Simple steps to cut slurry volume when expanding your herd

A series of simple and cost-effective changes to slurry and effluent controls have allowed a Welsh dairy farm to reduce its storage requirements post-herd expansion and comply with pollution directives.

Stember Farm, a Farming Connect demonstration farm near Haverfordwest, has a 2m-litre slurry store that was installed in 1993 when the farm was milking 130 cows. However, as cow numbers grew to 180, so too did pressure on that facility.

“We had a lot of water going into the tank, so when the weather was bad we were emptying it every two months,” explains William Jenkins, who farms with his parents. They run the Ember herd of pedigree British Friesians, yielding 7,400 litres from an all-year-round calving system.

See also: Slats aid cow foot health and slurry storage

The farm falls within the Western Cleddau river catchment and is rated as an Amber catchment. This means that there are issues with water quality and if the situation is not addressed and improved, the catchment could potentially become a Nitrate Vulnerable Zone in the future with consequential financial implications for farmers.

In Wales, farmers are entitled to 80% funding from the Farming Connect Farm Advisory Service to examine options for pollution prevention.

Through this programme, the Jenkins worked with Keith Owen, senior buildings and environmental consultant at ADAS. Mr Owen pinpointed potential pollution hotspots and came up with the most cost effective solutions.

Slurry at Stember Farm is gravity fed into the store from a slatted-floor system. This mechanism ruled out increasing the capacity of the existing store. “It was far more beneficial and cheaper to look at other ways of dealing with potential problems,” says Mr Owen.

Separating clean and dirty water was a priority. Gutters and downspouts were fitted on all buildings to divert rainwater away from the store. In the near future a roof may also be fitted to the storage tank to prevent rainwater entering.

Capturing silage effluent was another priority and a 40,000-litre storage tank was installed to collect effluent. Although the cost of this is £4,000, Mr Jenkins says it was money well spent.

“It would have cost a great deal more to make changes to the slurry store,” he says.

There is little effluent running off the silage as it is wilted before being clamped; last year it analysed at 28% dry matter. But Natural Resources Wales recommended creating storage and the tank was the cheapest option.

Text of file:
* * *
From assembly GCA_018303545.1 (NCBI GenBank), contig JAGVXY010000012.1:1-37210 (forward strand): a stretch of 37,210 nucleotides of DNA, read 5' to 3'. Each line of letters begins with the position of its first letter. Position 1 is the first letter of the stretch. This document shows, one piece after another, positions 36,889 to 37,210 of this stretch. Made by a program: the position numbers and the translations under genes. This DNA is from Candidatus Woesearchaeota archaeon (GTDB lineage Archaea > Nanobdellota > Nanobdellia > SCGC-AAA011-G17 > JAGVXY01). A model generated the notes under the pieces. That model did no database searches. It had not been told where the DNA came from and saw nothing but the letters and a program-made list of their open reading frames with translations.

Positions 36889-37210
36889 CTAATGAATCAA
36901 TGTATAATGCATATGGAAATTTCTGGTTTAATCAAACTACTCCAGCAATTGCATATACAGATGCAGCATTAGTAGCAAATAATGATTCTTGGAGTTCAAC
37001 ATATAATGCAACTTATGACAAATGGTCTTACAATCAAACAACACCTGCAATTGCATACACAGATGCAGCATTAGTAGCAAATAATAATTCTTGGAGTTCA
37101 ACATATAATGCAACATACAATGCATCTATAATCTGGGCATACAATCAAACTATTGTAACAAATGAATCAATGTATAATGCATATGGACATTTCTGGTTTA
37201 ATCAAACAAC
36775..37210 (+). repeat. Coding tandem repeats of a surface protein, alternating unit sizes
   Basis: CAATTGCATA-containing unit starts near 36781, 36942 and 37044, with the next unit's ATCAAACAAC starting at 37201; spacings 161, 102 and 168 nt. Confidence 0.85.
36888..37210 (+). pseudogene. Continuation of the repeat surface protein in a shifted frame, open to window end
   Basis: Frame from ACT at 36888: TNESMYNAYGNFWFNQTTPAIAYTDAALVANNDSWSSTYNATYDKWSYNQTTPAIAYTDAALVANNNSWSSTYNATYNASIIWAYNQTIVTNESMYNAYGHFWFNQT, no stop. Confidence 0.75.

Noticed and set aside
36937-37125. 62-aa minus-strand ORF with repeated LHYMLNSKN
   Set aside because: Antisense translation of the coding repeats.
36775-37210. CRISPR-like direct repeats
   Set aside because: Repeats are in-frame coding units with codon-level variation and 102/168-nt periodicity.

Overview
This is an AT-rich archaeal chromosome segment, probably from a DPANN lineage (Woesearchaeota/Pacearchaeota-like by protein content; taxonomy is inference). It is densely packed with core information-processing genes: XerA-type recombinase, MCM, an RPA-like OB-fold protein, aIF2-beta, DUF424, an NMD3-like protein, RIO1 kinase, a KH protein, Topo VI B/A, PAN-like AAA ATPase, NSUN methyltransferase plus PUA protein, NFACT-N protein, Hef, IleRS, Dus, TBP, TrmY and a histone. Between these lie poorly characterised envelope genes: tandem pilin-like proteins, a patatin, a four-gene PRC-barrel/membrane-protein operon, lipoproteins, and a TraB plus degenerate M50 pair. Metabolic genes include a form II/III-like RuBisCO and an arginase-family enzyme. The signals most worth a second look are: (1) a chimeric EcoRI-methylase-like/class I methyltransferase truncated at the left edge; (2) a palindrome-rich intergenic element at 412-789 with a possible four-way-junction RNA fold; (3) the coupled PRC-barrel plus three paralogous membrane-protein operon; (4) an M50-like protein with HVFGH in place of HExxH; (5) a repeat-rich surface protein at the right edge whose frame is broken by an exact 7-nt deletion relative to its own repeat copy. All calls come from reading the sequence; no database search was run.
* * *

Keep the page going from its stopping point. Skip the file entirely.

Improvements have also included creating a concrete ‘sleeping policeman’-style barrier to prevent clean water from making contact with dirty water areas.

“Any seepage on to the yard is regarded as pollution, the amount might be negligible, but during a cross-compliance visit it is something that will be picked up,” Mr Owen explains.

“Something simple like creating a concrete barrier that can be done very cheaply can resolve this.”

Mr Owen says farmers are often too concerned about prosecution to confront potential pollution breaches.

“There are farmers who hope that any potential problems will go away because they are concerned they could get into trouble if they draw attention to the situation. But these problems won’t disappear and need to be dealt with. In many cases it is as simple as separating clean water from dirty water.

“If there is a plan in place Natural Resources Wales, or whoever the regulatory body is, will be satisfied that the farmer is moving to a point where they are compliant.”

Mr Owen says it was better for farmers to be proactive rather than face cross-compliance breaches and a potential loss of part of their Single Farm Payment.

In Wales, NRW is delivering several pollution prevention and detection campaigns throughout river catchments. And Farming Connect is providing support and advice to farmers through a series of farm events highlighting practical ways of managing clean and dirty water.

“Many farmers are too afraid to face the problem because they only see a big bill for an expensive new slurry store, but in reality it can mean just a few straightforward improvements that will save them a lot of worry,” said Mr Owen.

Cost of the measures

  • Tanks for collecting effluent – £4,000
  • Cost of creating a concrete “sleeping policeman”- style barrier £???

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Farming Connect is a Wales-wide service funded by the Rural Development Programme and the Welsh government. As part of an ongoing series Farmers Weekly will be visiting a different Farming Connect demonstration farm regularly to find out what projects have been undertaken and how performance is benefiting.